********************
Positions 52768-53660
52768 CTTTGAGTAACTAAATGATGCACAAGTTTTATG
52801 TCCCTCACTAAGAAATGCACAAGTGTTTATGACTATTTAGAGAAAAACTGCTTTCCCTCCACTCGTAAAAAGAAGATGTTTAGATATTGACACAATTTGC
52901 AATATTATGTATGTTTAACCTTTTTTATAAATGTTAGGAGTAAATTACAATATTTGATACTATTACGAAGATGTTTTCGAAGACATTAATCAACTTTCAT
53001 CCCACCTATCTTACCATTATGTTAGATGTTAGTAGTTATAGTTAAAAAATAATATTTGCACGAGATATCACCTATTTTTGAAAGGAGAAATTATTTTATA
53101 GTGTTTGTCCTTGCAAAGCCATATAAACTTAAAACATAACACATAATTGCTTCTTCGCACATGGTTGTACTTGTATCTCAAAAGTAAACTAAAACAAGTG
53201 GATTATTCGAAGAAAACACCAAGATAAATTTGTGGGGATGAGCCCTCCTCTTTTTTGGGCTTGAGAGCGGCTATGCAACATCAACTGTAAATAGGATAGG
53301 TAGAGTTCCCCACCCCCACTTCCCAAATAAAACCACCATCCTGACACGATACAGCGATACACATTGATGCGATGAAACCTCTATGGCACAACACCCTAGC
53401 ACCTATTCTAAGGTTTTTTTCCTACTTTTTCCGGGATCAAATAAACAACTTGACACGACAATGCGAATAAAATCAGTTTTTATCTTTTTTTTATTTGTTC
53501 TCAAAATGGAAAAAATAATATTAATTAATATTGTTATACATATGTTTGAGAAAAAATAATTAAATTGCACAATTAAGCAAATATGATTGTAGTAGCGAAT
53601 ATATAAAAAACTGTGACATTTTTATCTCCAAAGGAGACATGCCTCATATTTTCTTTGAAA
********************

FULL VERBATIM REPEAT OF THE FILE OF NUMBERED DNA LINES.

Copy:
Positions 52768-53660
52768 CTTTGAGTAACTAAATGATGCACAAGTTTTATG
52801 TCCCTCACTAAGAAATGCACAAGTGTTTATGACTATTTAGAGAAAAACTGCTTTCCCTCCACTCGTAAAAAGAAGATGTTTAGATATTGACACAATTTGC
52901 AATATTATGTATGTTTAACCTTTTTTATAAATGTTAGGAGTAAATTACAATATTTGATACTATTACGAAGATGTTTTCGAAGACATTAATCAACTTTCAT
53001 CCCACCTATCTTACCATTATGTTAGATGTTAGTAGTTATAGTTAAAAAATAATATTTGCACGAGATATCACCTATTTTTGAAAGGAGAAATTATTTTATA
53101 GTGTTTGTCCTTGCAAAGCCATATAAACTTAAAACATAACACATAATTGCTTCTTCGCACATGGTTGTACTTGTATCTCAAAAGTAAACTAAAACAAGTG
53201 GATTATTCGAAGAAAACACCAAGATAAATTTGTGGGGATGAGCCCTCCTCTTTTTTGGGCTTGAGAGCGGCTATGCAACATCAACTGTAAATAGGATAGG
53301 TAGAGTTCCCCACCCCCACTTCCCAAATAAAACCACCATCCTGACACGATACAGCGATACACATTGATGCGATGAAACCTCTATGGCACAACACCCTAGC
53401 ACCTATTCTAAGGTTTTTTTCCTACTTTTTCCGGGATCAAATAAACAACTTGACACGACAATGCGAATAAAATCAGTTTTTATCTTTTTTTTATTTGTTC
53501 TCAAAATGGAAAAAATAATATTAATTAATATTGTTATACATATGTTTGAGAAAAAATAATTAAATTGCACAATTAAGCAAATATGATTGTAGTAGCGAAT
53601 ATATAAAAAACTGTGACATTTTTATCTCCAAAGGAGACATGCCTCATATTTTCTTTGAAA